The crisis over NATO approval to shift missiles into Turkey in the run-up to the attack on Iraq brings another multinational organization into the diplomatic fight over the fate of Iraq. The outcome promises to make both the United Nations and the North Atlantic Treaty Organization distinctly less important.
British Foreign Minister Jack Straw is warning France and Germany over Nato.
Britain bluntly warned France and Germany yesterday that their attempt to halt preparations for war in Iraq would doom the United Nations and undermine the credibility of Nato.
During a Senate Budget Committee hearing, Sen. Ernest F. Hollings, South Carolina Democrat, asked the secretary whether it was worth breaking up Washington's alliances "just to get" Iraqi President Saddam Hussein.
"Who is breaking up the alliance?" Mr. Powell replied. "Not the United States. The alliance is breaking itself up because it will not meet its responsibilities."
Die Zeit editor Josef Joffe says that in provoking a crisis within NATO Germany and France are not working toward an achievable goal.
Such are the insights that even the most basic course in diplomacy teaches to young foreign ministry acolytes, but then, neither Bismarck nor Talleyrand is running foreign policy in Berlin or Paris these days. These wily manipulators of men and nations would have asked a more fundamental question: "Are we willing to sacrifice Nato to our attempt to tie down the 'hyperpower'?"
On closer inspection, they would have answered "Nein" and "Non". They would have reasoned thus. First, if we want to take on Mr Big in earnest, we had better make sure that we can stay in the game after the first few moves. Since we don't have the chips, we must add to our smallish pile by recruiting reliable allies. Belgium? Scratch that, for we need heavier munitions than those pricey chocolates concocted by Neuhaus and Godiva. Let's see, is there anybody else?
Joffe assumes the NATO veto over missiles to defend Turkey is being wielded in order to hold back the United States. But is he correct? Might its exercise be for some other reason? Another possible motive would be to intentionally undermine NATO in order to remove an obstacle for further European military and foreign policy integration. In other words, the Germans and French may want a weakened or even dissolved NATO as an outcome. Yet another possibility is that they are indifferent to the fate of NATO because they do not see any threats for which they need NATO's help. Therefore in pursuit of other goals they are willing to block NATO action even though doing so defeats the purpose of NATO.
If the French and German goal is to undermine NATO in order to make room to expand the EU's diplomatic and military power then their plan might backfire. Other countries in the EU may respond to the diplomatic fight over Iraq by concluding that they do not want the EU to adopt a new constitution that transfers more foreign policy control to Brussels. This crisis may especially convince Eastern European governments that they do not want to give up too much power to Brussels on defense and foreign policy matters.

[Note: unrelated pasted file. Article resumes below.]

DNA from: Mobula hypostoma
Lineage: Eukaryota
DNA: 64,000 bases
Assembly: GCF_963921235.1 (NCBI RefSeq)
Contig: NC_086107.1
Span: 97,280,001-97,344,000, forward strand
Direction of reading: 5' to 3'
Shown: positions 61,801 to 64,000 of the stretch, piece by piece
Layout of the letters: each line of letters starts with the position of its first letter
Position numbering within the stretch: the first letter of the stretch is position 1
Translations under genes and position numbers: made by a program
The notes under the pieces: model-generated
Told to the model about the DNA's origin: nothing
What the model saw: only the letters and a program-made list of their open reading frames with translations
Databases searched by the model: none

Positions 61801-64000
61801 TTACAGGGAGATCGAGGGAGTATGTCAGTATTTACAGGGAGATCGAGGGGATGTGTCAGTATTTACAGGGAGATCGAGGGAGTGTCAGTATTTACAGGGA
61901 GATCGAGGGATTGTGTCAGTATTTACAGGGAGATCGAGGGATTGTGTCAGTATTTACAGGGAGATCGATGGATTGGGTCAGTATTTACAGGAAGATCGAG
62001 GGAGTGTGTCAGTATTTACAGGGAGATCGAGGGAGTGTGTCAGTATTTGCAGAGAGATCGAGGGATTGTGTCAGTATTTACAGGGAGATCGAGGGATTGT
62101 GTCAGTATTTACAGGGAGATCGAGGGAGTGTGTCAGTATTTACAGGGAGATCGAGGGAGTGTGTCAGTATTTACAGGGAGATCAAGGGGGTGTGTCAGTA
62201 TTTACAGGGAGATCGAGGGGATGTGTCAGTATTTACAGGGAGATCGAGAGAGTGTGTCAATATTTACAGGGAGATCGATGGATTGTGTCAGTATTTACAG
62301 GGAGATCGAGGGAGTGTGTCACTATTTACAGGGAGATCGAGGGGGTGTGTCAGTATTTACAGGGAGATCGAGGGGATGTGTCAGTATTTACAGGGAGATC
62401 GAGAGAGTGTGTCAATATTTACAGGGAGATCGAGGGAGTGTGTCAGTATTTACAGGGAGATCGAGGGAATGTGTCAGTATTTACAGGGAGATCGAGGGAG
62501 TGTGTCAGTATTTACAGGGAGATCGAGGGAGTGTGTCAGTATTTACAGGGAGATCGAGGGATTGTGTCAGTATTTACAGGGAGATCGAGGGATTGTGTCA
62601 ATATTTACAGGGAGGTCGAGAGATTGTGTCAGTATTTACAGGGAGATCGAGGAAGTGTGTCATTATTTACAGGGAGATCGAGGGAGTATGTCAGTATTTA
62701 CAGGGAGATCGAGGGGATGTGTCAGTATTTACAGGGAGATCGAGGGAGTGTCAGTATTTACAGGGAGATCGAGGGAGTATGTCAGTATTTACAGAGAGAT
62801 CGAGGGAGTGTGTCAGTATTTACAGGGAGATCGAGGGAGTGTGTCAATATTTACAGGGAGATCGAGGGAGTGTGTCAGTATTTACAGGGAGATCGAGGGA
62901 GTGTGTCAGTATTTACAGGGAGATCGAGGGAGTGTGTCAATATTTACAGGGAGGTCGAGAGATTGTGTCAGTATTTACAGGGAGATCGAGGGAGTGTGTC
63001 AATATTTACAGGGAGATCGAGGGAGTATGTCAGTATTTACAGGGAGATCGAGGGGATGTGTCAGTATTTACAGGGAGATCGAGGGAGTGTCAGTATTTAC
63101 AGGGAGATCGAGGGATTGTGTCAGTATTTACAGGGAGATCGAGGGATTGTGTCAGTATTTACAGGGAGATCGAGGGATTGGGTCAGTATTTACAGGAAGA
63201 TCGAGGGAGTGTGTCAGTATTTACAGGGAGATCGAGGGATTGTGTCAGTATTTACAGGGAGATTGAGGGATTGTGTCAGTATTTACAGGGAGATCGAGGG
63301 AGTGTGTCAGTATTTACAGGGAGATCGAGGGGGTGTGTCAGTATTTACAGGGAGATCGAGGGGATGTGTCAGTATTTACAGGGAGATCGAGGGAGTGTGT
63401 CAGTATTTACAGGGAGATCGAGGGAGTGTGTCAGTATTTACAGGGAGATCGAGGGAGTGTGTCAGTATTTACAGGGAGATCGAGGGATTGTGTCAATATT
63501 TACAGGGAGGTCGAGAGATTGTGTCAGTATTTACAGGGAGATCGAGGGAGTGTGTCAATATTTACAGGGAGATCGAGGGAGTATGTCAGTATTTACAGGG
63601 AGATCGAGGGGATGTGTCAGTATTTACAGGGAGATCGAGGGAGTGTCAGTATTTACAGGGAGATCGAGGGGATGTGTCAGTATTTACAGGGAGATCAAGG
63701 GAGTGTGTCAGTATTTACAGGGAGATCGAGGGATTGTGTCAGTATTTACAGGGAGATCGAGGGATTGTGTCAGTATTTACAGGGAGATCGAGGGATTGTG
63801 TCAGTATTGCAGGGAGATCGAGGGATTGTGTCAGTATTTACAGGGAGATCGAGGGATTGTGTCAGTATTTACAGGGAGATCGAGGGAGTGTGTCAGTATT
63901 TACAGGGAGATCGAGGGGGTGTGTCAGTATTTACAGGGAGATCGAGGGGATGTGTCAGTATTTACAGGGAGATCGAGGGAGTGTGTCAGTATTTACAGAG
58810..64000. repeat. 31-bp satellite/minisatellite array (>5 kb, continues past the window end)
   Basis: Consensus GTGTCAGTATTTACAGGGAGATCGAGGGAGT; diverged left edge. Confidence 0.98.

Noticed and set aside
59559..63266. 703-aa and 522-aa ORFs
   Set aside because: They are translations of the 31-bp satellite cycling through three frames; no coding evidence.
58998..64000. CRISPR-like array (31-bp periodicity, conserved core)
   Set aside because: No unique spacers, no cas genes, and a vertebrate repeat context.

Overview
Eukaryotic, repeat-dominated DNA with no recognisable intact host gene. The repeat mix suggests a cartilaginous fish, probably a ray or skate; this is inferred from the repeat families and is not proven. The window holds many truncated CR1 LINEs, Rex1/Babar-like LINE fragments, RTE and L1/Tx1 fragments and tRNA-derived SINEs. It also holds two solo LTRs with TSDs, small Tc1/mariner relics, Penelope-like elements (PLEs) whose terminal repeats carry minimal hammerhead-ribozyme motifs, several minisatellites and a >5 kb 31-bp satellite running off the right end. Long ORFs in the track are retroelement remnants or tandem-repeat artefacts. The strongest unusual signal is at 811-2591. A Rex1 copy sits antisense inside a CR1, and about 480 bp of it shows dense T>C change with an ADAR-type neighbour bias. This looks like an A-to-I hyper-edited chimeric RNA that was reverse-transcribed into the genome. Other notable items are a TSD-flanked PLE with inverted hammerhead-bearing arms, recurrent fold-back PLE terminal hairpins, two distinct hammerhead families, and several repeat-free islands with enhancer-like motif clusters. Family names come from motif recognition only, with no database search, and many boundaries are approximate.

Will NATO formally break up? A more likely outcome is that it will continue to exist but that its decision-making mechanisms will be ignored. The United States will shift its forces in Europe into countries that it feels it can more consistently rely upon. Then the US will put together ad hoc alliances of European nations as the need arises.
At the least, the political rift is likely to accelerate NATO's pace of structural change. Five years from now the remaining US heavy forces in Germany may be greatly reduced, with some units scattered to new bases in Eastern and Southern Europe, and others returned to North America.
The NATO fight over missiles to defend Turkey ought to raise alarms in Washington DC about increased EU integration. Any proposed constitutional changes that would reduce the ability of individual EU members to have their own foreign policies on security and defense matters would reduce the ability of countries friendly toward the US to cooperate with the US.
Update: Steve Den Beste argues cross-cultural misunderstanding of the signals being sent between Europe and America may be to blame. He's right that one should always consider stupidity as an explanation before attributing a behavior to malice. However, I think an article he links to in the Washington Post about anti-American sentiment in Europe suggests another explanation.
While some observers here have attributed the popularity of "The Big Lie" to France's obsession with conspiracy theories, others see it as one barometer of just how far anti-Americanism has spread into the mainstream. Guillaume Dasquie, a French journalist who co-wrote a book, "The Horrifying Lie," that dismantled Meyssan's claims page by page, said he has seen a marketing study indicating that many of those who purchased Meyssan's book are newcomers to book buying.